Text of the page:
On November 18, 1978, 918 people, mostly Americans, died on a commune named Jonestown and on a nearby airstrip in Guyana.  The world came to know this event as that time that crazy cult committed mass suicide by drinking poisoned Kool-Aid.  However, that belief is full of inaccuracies.  Scheeres traces the origins of Jonestown, starting with its leader, Jim Jones, and his Christian church in Indiana, tracing its development into the People’s Temple in California, and then into Jonestown in Guyana.  Multiple members’ life stories are traced as well, including information from their family members who, perplexed, watched their families give everything over to Jones.
Current Thoughts:
I am so glad I read this.  I feel so much more informed and knowledgeable about Jonestown.  It’s sad to me that the cultural myth of Jonestown is so different from what actually happened, particularly with regards to the mass suicide, when in many cases it was murder not suicide. This book presents an event that would be easy to brush off as “those people were just crazy” in a way that humanizes it and makes it more real.
Full Review

Book Review: The Thief by Fuminori Nakamura

April 2, 2012 2 comments

Red silhouette of man running against black background.Summary:
The narrator makes his living as a pickpocket in Tokyo.  When the man who taught him the art, not to mention his only true friend, finds himself on the wrong side of the Yakuza, he sees the likely impending end to his own life.  But can he run or are his heart strings tied to the city?

Review:
Nakamura is a best-selling writer in Japan, and this is his first novel to be translated to English.  I’m a fan of the crime/noir novels coming out of Japan, and this one certainly didn’t let me down.

The narrator is everything you want from a criminal lead–sympathetic, dangerous, talented, handsome but not exceedingly so, trapped, creative.  It is so seamlessly easy to jump into his head and move through his life.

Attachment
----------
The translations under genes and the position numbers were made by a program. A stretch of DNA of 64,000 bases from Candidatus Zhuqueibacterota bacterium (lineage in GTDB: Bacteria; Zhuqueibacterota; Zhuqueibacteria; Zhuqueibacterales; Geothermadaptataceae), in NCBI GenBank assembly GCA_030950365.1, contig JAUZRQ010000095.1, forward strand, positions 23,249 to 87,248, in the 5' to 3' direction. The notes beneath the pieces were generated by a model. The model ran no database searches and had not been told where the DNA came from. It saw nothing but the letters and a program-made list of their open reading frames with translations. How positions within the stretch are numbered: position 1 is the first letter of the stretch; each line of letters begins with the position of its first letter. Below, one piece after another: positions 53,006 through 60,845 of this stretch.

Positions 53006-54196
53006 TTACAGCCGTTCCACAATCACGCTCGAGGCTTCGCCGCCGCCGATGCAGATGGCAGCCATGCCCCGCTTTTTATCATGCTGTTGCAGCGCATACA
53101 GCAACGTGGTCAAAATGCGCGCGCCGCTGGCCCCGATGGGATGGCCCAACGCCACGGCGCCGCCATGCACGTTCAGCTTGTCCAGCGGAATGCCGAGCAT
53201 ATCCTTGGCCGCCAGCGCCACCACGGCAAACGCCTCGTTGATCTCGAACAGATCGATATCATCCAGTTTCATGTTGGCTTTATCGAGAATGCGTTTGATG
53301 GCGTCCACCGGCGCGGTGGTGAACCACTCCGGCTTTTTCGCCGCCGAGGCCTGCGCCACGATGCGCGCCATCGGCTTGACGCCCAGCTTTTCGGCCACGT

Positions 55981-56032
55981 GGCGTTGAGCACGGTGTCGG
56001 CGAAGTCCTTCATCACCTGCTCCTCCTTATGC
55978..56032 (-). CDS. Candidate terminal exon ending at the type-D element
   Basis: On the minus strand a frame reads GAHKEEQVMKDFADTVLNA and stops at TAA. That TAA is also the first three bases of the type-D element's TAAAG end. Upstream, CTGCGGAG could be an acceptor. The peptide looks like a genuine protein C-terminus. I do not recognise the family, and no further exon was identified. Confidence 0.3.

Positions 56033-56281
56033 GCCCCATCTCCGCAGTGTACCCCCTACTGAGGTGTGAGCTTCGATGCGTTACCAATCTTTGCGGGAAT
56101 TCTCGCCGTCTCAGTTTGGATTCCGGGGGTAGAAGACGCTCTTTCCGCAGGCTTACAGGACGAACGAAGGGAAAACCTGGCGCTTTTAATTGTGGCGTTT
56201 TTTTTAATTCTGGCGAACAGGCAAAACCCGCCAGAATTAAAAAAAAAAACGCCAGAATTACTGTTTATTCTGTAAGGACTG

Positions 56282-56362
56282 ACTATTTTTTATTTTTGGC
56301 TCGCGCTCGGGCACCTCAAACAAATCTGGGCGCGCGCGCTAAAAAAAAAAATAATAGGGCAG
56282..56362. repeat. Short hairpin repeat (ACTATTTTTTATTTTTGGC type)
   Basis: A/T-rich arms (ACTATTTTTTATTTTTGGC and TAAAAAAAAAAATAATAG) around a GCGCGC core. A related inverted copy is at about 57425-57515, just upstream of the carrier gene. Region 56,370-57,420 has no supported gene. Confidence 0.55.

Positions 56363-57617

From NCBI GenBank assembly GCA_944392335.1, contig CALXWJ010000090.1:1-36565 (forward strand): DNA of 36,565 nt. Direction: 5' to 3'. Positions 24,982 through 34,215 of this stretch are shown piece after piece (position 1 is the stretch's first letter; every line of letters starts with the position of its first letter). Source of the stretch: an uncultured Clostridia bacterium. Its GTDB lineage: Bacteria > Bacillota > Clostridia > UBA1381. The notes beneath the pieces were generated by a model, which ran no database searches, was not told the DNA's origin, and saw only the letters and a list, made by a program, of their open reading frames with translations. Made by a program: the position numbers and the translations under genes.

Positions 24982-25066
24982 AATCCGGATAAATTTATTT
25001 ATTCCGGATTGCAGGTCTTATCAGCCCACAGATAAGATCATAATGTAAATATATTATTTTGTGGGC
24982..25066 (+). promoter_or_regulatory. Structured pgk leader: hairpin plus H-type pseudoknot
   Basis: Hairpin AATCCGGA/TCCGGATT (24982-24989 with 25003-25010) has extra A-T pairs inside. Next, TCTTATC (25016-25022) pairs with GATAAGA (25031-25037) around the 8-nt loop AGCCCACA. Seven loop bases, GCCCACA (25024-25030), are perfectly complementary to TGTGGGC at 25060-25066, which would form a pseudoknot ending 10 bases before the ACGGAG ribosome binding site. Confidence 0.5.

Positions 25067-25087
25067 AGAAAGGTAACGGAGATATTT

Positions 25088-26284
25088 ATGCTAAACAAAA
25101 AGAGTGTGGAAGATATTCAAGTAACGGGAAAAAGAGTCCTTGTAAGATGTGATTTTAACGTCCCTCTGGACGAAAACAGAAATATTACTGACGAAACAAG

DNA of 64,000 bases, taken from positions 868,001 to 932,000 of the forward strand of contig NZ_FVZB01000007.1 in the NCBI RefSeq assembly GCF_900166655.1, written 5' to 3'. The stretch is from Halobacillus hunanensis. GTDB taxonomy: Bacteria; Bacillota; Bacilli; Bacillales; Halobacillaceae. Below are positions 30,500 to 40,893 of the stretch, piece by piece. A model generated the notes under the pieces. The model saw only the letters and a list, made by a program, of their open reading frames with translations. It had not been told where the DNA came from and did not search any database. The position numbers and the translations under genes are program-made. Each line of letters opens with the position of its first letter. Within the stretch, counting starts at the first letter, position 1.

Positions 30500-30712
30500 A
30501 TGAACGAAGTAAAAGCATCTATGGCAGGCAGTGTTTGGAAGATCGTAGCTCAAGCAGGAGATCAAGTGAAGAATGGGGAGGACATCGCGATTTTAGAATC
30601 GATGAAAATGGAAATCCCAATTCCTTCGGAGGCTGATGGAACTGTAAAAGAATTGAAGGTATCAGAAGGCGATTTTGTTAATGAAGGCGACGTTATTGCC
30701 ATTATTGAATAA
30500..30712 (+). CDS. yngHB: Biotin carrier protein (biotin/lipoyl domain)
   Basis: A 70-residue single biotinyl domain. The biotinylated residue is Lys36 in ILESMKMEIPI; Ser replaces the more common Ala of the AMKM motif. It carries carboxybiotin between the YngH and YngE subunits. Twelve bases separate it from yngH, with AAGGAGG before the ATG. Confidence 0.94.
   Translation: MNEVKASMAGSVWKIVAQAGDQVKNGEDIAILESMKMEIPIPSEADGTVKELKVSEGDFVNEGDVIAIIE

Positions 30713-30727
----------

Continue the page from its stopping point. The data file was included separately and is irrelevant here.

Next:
The story is far more complex than pick-pocketing.  We get a peek at the seedy underbelly of Tokyo, but also at the narrator’s poor, rural upbringing.  We encounter everyone from the downtrodden son of a prostitute to the (apparently) leader of the Yakuza.  It’s glamorous, dirty, and unpredictable.

The ending may turn some readers off.  It is an ambiguous one, which I know some people don’t like.  I love that kind of ending though, because it leaves me to ponder how I think things turned out. How I hope they turned out.  And I didn’t feel at all cheated by it either.  It’s well-supported, but stops just short of telling us everything.

Something did hold me back from completely loving the book though.  I think it would have been better if we had met the narrator a bit earlier in his career to follow his downward trajectory more completely.  It all felt a bit too sudden to me.  I wanted to know the narrator and his relationship to his teacher better.

Overall this is a great piece of translated crime fiction that gives the reader a peak at the crime underworld of Tokyo.  I recommend it to fans of both unique crime fiction and works in translation.

4 out of 5 stars

Source: NetGalley

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Friday Fun! (Holy Busyness Batman!)

March 23, 2012 3 comments

My lovely readers!  Boy am I ever glad I gave you guys the heads up that things would slow down around here for the next few months.  I’m not even sure how long it’s been since I posted a Friday Fun. A couple of weeks?

In any case, my new job is AWESOME, and I am so blissfully happy that after years of struggling through school and in a bad economy that I wound up with a job in the field and area of librarianship that I wanted in the city that I love.  I love my commute! I love my coworkers! I love my patrons! I love the view from my shared office!  I love that I HAVE an office!  I love that I’m getting to go to the Medical Library Association’s 2012 conference in Seattle!